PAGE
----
Henry Ford didn't invent the automobile, its components, or the assembly line. What he did do was identify that people needed something better than that what they had at the time.
His genius was in adapting pre-existing technologies to allow for production at scale, creating the so-called 'virtuous circle' of low-cost production that allowed Ford to churn out the 933,720 affordable Model Ts in 1920.
However, with the advent of General Motors, Ford's antipathy to change forced his company to fall behind. GM took the polar opposite view to Ford's, with "A Car for Every Purse and Purpose" as their leading tagline.
This focus on customer needs rather than technology saw them quickly become the dominant force in the industry.
It wasn't until Ford belatedly realized the error of his ways that he was able to turn the company around, but by then, it was too late to catch up to GM. In 1921, Ford produced 65% of all cars in the US.
By 1927, that had fallen to just 15%.
Perhaps the more revealing quote attributed to Ford is, "Any customer can have a car painted any color that he wants, so long as it is black."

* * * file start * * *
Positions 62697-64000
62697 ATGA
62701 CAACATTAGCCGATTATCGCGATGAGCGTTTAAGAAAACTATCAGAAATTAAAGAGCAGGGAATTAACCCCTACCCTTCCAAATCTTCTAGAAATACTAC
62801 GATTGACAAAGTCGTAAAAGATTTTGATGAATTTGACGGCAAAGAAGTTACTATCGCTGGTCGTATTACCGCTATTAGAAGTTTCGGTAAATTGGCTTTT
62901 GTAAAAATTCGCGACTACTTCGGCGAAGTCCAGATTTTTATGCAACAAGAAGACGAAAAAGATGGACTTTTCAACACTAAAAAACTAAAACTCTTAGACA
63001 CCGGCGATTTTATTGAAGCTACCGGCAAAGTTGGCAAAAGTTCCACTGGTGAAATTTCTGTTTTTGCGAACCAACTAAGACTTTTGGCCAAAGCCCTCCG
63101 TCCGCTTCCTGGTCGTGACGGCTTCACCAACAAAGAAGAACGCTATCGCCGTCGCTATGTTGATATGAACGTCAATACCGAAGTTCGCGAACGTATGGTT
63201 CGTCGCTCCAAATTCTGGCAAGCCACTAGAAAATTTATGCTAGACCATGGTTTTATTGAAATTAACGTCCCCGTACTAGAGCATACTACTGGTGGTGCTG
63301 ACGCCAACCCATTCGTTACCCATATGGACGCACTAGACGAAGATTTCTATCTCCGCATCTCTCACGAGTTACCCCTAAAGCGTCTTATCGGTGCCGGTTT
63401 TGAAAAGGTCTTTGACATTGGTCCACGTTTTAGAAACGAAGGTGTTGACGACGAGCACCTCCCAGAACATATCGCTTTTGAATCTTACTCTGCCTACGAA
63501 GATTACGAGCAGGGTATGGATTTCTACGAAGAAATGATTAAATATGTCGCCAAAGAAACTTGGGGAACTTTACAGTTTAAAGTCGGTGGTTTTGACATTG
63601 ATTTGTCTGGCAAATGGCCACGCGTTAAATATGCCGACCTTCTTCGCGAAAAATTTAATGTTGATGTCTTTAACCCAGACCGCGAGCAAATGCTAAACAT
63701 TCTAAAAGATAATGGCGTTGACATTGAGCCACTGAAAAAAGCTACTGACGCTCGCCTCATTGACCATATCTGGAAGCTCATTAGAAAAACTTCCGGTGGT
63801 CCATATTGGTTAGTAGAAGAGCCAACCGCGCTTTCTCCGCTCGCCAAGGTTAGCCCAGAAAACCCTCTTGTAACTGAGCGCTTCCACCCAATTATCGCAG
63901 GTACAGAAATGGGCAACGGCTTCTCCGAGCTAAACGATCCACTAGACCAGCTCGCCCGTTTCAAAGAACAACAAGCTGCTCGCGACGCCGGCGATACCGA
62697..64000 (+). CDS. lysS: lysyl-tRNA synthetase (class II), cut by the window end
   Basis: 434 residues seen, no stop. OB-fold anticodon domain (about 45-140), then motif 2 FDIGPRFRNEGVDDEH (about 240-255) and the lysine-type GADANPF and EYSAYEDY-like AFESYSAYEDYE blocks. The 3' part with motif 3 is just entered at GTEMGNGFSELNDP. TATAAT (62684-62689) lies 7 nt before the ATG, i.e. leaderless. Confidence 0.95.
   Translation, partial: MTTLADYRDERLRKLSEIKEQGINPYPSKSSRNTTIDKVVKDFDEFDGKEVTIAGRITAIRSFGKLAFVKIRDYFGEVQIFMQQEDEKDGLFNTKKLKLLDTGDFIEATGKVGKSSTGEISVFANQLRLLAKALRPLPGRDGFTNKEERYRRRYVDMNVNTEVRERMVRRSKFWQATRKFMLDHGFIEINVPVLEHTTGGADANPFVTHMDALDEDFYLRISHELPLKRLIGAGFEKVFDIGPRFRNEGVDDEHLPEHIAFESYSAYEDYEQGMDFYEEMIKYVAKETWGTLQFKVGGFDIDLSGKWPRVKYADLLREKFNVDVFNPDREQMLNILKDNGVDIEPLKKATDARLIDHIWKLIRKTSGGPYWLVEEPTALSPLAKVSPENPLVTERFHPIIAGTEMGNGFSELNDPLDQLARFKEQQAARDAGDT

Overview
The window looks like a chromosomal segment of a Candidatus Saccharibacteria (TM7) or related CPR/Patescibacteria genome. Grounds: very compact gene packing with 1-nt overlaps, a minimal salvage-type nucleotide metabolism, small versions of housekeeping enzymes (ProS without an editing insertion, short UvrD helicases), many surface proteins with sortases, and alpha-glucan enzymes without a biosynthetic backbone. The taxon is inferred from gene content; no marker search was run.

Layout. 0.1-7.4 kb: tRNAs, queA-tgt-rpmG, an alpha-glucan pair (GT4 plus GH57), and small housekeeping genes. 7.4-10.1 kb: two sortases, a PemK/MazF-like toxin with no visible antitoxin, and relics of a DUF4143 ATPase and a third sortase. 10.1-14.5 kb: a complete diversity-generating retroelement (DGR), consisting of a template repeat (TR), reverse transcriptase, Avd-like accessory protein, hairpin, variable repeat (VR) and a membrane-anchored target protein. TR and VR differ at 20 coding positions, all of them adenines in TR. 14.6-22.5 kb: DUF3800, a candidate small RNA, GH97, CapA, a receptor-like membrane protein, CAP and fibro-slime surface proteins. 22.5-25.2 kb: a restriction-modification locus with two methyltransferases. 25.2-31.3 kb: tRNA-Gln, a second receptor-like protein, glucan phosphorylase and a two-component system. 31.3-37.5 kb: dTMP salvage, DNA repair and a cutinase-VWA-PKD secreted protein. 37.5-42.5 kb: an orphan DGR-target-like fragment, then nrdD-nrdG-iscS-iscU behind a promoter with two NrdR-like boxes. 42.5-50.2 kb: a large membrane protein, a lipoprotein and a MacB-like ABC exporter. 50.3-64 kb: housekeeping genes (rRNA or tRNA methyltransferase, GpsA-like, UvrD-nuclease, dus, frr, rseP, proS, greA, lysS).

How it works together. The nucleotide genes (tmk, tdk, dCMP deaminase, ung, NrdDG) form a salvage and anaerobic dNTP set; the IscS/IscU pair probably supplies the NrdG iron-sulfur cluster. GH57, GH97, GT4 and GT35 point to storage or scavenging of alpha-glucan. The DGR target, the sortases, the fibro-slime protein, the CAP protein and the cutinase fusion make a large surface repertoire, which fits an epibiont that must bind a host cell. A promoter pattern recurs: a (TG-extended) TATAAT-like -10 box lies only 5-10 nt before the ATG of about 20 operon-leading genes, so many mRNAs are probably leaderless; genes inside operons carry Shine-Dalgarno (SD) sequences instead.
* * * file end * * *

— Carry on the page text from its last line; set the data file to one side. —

This was said in 1909, just a year after the Model T was introduced.
It's telling that even at that early stage, Ford had already become infatuated with the idea of mass production and standardization, to the point where he was willing to sacrifice customer choice, and it cost him.
In an age of constant disruption, the only thing that is certain is that your customers will always be changing.
The companies that succeed will be the ones that are able to keep up with those changes—and that means being open to customer feedback, even if it's not what you want to hear.
The next time you feel complacent about your business, think of Henry Ford and his faster horses. Then learn from his mistakes and go out and build your customers the product they actually want.
Understanding what your customers want is vital for your product's success. Try Reveall to make better sense of your customer insights and data.